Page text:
Turn your home kitchen into a sushi bar via Kiyoi.

Fresh fish such as tuna (left), shishamo (a type of smelt native to Japan, center) and ingredients for tamago onigirazu are among the many items now available from Kiyoi in San Mateo. (Images via Kiyoi Facebook page)

Thanks to a pandemic pivot, you can now buy the same high-quality tuna, Hokkaido uni and wagyu beef served at some of the Bay Area’s top sushi restaurants.

Before the coronavirus, Kiyoi, a family-run wholesale business in San Mateo, supplied restaurants throughout Northern California with primarily Japanese ingredients, including fresh seafood flown in twice a week from Tokyo’s famed Toyosu Fish Market. Kiyoi’s restaurant customers include the Michelin-starred Sushi Yoshizumi and Sushi Sam’s Edomata in San Mateo and Ebisu, Wako and Omakase in San Francisco (the latter two have Michelin stars). The company also supplies Japanese markets like Mitsuwa Marketplace and Nijiya Market.

Salmon roe (left) and fresh ramen noodles from Kiyoi. (Images via Kiyoi Facebook page)

While Kiyoi’s core business, restaurants, struggled to stay afloat last year, supermarket sales surged, co-owner Jeffrey Su said. So they leaned into the retail side of things and decided to start selling directly to consumers.

Kiyoi’s online store includes everything from abalone and fatty tuna to rice, jidori eggs, fresh ramen noodles, salmon roe and cooking gear like a personal Ishi Yakiniku grill. Su said they plan to offer meal plans, such as all the ingredients to make sushi or bento boxes at home, and cooking videos from chefs they work with.

Su’s parents started what he said was one of the area’s first Asian wholesale companies after immigrating to San Mateo from Taiwan in the late 1970s. They realized most Chinese restaurants were purchasing ingredients from American companies that didn’t speak their language or have specialty items. They started by selling canned goods out of their garage to local Chinese restaurants.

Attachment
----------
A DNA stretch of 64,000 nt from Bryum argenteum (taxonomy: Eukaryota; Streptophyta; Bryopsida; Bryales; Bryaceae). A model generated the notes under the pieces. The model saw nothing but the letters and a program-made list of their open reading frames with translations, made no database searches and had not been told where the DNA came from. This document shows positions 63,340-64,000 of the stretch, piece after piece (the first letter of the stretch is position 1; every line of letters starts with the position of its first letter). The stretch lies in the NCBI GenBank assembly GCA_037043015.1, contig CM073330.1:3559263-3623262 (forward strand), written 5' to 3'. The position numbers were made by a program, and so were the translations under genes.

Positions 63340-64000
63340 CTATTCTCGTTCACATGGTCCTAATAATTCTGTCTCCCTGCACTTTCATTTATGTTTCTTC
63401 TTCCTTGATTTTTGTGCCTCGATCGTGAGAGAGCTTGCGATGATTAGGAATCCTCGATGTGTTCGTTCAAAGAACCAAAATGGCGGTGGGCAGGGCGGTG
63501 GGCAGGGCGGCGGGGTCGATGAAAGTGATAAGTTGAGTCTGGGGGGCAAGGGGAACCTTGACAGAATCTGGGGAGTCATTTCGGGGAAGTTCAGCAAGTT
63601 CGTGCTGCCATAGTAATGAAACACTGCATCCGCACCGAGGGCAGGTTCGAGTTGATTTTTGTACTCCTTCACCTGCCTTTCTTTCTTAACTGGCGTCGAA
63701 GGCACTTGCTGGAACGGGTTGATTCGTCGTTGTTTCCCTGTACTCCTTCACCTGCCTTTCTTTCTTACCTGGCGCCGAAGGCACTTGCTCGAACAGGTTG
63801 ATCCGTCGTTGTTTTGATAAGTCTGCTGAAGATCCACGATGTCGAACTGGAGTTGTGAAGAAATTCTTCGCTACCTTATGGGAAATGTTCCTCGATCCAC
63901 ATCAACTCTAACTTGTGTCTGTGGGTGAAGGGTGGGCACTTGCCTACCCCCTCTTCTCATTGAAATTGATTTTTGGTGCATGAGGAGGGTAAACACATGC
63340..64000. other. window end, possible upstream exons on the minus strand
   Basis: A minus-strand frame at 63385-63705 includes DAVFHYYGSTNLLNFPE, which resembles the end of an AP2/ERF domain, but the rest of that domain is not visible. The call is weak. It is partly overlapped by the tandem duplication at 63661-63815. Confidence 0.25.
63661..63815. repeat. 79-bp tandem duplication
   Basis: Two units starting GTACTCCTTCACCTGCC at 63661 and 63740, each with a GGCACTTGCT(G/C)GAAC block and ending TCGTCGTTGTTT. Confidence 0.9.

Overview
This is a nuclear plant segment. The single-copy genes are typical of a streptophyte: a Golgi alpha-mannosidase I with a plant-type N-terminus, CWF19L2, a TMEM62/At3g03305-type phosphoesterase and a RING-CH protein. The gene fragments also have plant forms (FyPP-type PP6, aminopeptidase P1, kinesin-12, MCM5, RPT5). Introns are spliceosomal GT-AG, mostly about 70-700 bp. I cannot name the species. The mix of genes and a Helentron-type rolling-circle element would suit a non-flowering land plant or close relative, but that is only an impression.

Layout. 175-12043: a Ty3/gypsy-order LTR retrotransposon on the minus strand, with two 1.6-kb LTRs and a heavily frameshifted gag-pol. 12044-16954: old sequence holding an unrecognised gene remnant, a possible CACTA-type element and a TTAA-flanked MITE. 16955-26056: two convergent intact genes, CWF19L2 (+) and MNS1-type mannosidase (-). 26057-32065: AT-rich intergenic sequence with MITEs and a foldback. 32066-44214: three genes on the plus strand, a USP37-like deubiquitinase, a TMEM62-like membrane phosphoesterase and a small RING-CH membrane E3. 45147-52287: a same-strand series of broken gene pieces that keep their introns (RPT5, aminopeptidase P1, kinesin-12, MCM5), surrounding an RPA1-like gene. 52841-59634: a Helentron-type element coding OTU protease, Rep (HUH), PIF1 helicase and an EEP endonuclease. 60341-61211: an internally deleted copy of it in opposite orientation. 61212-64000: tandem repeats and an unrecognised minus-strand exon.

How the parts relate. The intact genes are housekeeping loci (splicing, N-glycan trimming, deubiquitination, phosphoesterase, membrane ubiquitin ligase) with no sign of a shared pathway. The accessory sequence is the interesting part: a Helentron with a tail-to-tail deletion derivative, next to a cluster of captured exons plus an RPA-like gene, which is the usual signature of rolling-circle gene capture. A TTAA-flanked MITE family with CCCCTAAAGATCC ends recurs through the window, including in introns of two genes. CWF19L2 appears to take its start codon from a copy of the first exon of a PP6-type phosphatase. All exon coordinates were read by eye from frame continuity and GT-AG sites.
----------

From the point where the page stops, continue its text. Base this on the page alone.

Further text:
“My parents happened to find that niche market. They could speak the same language with all the incoming immigrants,” Su said. “Our business was thriving.”

An assortment of tuna, from lean to fatty. Kiyoi flies in fresh seafood from Tokyo’s Toyosu Fish Market twice a week. (Image via Kiyoi Facebook page)

In early 2013, his parents sold the business, but they didn’t stay away for long. Su soon started Kiyoi with his mother Judy and one delivery driver, focusing on mostly Japanese restaurants in the Bay Area. Kiyoi now supplies more than 500 restaurants, from Sacramento to Monterey and as far inland as Modesto.

Because of Kiyoi’s wholesale connections, they can break down products like 33 pounds of pork belly into smaller portions appropriate for home cooks. The company recently started selling 2-pound trays of Berkshire pork specifically geared toward customers making hot pot at home, Su said. They’re also developing a production facility to process fresh bluefin tuna, salmon and specialty fish.

“It really comes down to the ingredients.”—Jeffrey Su, co-owner of Kiyoi. (Images via Kiyoi Facebook page)

“For people that really care about food, it really comes down to the ingredients. We try to make sure we offer the best ingredients,” Su said.

Su said he’s looking for new ways to support restaurants during this time, such as potentially converting the company’s San Mateo headquarters into a food delivery and pickup hub that could expand their delivery range.

“This pandemic forced us out of our comfort zone and forced us to change,” he said.

Kiyoi delivers to the 650, 415, 510 and 408 area codes, or customers can pick up their orders between noon and 6 p.m. at 1222 South Amphlett Blvd., San Mateo. Orders placed before 11 a.m. can be picked up the same day.

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Elena Kadvany

A writer with a passion for investigative reporting, telling untold stories and public-service journalism, I have built my career covering education and restaurants in the Bay Area. My blog and biweekly newsletter, Peninsula Foodist, is the go-to source for restaurant news in Silicon Valley. My work has been published in The Guardian, Eater, Bon Appetit’s Healthyish, SF Weekly and The Six Fifty.

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